The New Downtown development is the much-heralded product of some of the current city council, former Mayor Atchison, City Manager Don Tripp and several staffers while being the bane to some citizens …
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The New Downtown development is the much-heralded product of some of the current city council, former Mayor Atchison, City Manager Don Tripp and several staffers while being the bane to some citizens with its density.
It was touted, in the 2020 City Council's Strategic Plan, “as the next Urban Center of the Colorado Front Range.”
Subsequently, the present city council removed this project from their Strategic Plan. In part, it was a reflection of the negative comments from citizens in the 2020 Community Survey and general input.
The question I posed to the candidates was “What is your opinion of the New Downtown plan and would you work/support the completion of the plan? If not, what would be your alternative strategy for the overall site? Explain your response either way.”
Mayoral candidates are divided
“I support the completion of our downtown. After years of languishing Westminster's downtown is by all measures a success. As a new member of the council, we changed the previous administration's approach, and the market responded quickly. Our downtown is one of the nation's largest infill multi-use, multimodal, green (LEED silver) developments with 20% of housing committed to attainable housing. We have seen roughly $500 million of private investment at the site including retail (Tattered Cover), residential (rental and owner, luxury and affordable), office (Schnitzer-West), entertainment (Alamo), and hotel (Origins). There wasn't a question about the downtown in the 2020 Survey, however previous surveys put support for the vision we are pursuing at roughly 90%.”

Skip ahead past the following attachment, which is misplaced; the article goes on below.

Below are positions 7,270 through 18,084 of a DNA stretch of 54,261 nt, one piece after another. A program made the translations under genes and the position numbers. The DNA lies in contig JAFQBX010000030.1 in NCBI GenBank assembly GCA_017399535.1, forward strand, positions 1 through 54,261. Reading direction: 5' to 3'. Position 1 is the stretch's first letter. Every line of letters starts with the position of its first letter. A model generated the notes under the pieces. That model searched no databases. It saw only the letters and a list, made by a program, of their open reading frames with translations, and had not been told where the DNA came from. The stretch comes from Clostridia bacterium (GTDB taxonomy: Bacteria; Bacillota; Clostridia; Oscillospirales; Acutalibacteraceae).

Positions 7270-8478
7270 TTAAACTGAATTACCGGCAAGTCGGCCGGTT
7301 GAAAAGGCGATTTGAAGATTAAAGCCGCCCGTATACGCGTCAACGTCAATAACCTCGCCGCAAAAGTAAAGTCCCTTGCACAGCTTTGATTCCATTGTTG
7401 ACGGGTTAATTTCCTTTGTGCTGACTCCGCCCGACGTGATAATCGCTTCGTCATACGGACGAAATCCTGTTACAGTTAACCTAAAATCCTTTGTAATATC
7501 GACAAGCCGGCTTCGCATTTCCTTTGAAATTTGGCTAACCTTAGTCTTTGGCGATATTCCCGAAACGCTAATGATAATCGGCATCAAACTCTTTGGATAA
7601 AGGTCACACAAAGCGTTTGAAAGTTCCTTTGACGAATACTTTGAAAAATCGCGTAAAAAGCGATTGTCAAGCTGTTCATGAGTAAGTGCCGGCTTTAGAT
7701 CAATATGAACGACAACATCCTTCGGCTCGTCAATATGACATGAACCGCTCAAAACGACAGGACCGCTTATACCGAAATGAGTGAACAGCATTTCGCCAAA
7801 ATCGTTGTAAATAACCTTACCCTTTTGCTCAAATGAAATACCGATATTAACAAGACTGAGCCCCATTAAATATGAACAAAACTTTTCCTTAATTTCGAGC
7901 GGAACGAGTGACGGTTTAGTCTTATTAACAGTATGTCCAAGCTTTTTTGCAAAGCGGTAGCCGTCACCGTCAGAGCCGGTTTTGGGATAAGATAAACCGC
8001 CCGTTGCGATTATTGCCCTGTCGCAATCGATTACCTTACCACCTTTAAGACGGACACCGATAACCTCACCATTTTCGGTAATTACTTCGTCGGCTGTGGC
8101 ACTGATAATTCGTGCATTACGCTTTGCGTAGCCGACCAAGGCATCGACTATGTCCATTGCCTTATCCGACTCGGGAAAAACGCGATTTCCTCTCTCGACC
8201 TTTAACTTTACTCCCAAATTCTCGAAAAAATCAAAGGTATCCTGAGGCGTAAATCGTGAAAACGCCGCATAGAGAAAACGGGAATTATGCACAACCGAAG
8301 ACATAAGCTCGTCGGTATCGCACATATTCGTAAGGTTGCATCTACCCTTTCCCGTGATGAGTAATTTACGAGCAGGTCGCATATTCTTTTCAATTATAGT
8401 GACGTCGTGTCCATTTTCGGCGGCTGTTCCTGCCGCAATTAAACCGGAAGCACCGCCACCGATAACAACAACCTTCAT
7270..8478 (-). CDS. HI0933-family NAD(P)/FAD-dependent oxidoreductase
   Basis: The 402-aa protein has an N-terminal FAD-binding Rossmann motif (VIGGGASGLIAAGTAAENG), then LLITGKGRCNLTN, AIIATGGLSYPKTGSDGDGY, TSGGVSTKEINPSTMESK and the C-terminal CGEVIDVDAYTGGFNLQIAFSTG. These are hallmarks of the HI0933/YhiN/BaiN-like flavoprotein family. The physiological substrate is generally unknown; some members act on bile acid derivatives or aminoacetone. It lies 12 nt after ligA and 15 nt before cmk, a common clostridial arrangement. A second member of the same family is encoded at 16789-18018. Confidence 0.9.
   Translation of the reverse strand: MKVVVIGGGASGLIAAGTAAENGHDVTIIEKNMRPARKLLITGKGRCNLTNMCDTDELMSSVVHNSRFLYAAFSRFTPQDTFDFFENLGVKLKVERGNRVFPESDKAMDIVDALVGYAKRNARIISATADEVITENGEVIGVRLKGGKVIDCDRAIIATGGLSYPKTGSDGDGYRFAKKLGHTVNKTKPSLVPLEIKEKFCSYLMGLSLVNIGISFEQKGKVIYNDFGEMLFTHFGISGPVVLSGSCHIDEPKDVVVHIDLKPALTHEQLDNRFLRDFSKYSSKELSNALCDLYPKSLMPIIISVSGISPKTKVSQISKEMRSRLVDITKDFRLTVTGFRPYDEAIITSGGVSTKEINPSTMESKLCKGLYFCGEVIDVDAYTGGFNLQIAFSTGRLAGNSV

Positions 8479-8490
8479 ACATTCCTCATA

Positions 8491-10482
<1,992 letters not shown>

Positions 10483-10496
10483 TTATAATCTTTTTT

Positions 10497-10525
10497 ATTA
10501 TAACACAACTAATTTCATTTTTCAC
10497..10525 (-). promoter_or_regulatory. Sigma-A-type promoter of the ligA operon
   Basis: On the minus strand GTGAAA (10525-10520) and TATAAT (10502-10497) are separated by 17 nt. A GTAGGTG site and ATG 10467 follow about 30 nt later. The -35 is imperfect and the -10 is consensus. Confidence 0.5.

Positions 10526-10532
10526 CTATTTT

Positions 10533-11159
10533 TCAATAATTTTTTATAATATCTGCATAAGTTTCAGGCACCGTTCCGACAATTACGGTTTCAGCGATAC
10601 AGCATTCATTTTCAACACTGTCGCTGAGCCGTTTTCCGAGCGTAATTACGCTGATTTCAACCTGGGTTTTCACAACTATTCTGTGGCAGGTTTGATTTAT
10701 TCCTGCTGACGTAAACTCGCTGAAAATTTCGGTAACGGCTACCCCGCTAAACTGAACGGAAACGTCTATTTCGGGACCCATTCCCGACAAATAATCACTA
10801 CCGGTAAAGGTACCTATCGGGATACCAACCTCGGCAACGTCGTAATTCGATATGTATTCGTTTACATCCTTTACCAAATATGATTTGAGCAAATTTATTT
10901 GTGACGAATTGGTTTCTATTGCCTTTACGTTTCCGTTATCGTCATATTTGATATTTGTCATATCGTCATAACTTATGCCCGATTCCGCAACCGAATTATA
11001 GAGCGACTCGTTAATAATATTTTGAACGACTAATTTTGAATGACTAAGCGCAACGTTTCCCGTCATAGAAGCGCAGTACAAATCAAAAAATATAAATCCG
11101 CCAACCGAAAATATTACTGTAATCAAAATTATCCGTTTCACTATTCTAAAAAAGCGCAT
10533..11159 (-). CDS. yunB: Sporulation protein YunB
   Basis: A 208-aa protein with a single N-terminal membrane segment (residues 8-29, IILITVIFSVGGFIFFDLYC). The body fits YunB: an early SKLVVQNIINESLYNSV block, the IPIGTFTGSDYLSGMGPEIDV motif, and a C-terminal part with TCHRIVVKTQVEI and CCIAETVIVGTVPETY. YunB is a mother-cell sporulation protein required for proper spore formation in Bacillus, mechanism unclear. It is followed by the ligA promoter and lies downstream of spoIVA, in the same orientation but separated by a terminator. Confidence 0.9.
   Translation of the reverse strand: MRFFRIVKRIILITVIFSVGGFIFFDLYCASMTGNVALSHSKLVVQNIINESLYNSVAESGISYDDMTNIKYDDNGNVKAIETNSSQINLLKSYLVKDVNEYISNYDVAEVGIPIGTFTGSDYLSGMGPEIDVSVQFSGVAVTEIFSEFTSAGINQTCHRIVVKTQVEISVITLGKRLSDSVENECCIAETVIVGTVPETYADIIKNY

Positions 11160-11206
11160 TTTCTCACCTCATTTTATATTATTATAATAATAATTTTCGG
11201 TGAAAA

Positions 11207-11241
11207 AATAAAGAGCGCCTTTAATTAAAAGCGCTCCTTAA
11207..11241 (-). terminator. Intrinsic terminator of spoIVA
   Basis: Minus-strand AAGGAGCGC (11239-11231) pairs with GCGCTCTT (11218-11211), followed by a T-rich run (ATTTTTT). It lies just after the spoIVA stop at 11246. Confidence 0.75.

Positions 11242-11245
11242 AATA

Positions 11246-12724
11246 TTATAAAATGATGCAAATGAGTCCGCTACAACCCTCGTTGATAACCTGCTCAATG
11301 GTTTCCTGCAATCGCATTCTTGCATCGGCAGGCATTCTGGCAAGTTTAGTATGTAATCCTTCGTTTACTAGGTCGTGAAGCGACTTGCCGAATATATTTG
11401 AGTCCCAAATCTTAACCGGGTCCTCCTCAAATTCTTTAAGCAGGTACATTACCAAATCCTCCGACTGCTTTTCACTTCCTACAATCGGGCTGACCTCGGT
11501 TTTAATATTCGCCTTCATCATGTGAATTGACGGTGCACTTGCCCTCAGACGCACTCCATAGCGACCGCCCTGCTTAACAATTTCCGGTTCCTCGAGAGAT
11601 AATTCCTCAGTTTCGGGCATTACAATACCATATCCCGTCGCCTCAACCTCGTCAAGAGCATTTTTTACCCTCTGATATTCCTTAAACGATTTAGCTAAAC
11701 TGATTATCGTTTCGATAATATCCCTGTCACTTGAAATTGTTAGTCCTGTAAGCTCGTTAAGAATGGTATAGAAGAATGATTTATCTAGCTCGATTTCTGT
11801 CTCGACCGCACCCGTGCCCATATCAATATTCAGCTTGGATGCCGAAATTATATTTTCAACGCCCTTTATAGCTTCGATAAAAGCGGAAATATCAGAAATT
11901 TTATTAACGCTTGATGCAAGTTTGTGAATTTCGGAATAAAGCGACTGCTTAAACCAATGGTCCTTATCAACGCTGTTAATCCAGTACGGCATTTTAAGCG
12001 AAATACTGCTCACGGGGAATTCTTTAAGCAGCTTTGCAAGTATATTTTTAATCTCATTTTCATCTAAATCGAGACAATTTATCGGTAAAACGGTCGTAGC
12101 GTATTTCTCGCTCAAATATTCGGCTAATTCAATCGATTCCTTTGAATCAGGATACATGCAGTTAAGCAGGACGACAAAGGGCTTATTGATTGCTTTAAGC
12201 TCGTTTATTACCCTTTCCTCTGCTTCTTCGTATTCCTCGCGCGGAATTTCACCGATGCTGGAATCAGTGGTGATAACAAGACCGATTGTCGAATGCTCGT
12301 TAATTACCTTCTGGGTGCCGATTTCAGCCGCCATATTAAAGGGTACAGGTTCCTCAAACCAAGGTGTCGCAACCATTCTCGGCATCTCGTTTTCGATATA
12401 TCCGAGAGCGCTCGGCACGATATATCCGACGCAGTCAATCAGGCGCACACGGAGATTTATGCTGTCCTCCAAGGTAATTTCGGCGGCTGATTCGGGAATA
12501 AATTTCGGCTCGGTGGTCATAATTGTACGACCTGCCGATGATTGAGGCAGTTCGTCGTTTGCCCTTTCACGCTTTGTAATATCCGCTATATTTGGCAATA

“As a resident living in the “New Downtown” area, I've been able to see the development expand first-hand. Despite some security concerns and minor growing pains, I do believe in this project and what it can mean for Westminster as a city. That's why I would support the continued build-out of the New Downtown area, but not to the densities listed in the 2040 Comprehensive Land Use Plan. Residents have voiced their frustrations regarding the development, so now's the time to pivot and adapt. That means more open spaces planned, less apartment clusters, beautiful walkways for pedestrians and a civic attraction to generate more foot traffic.”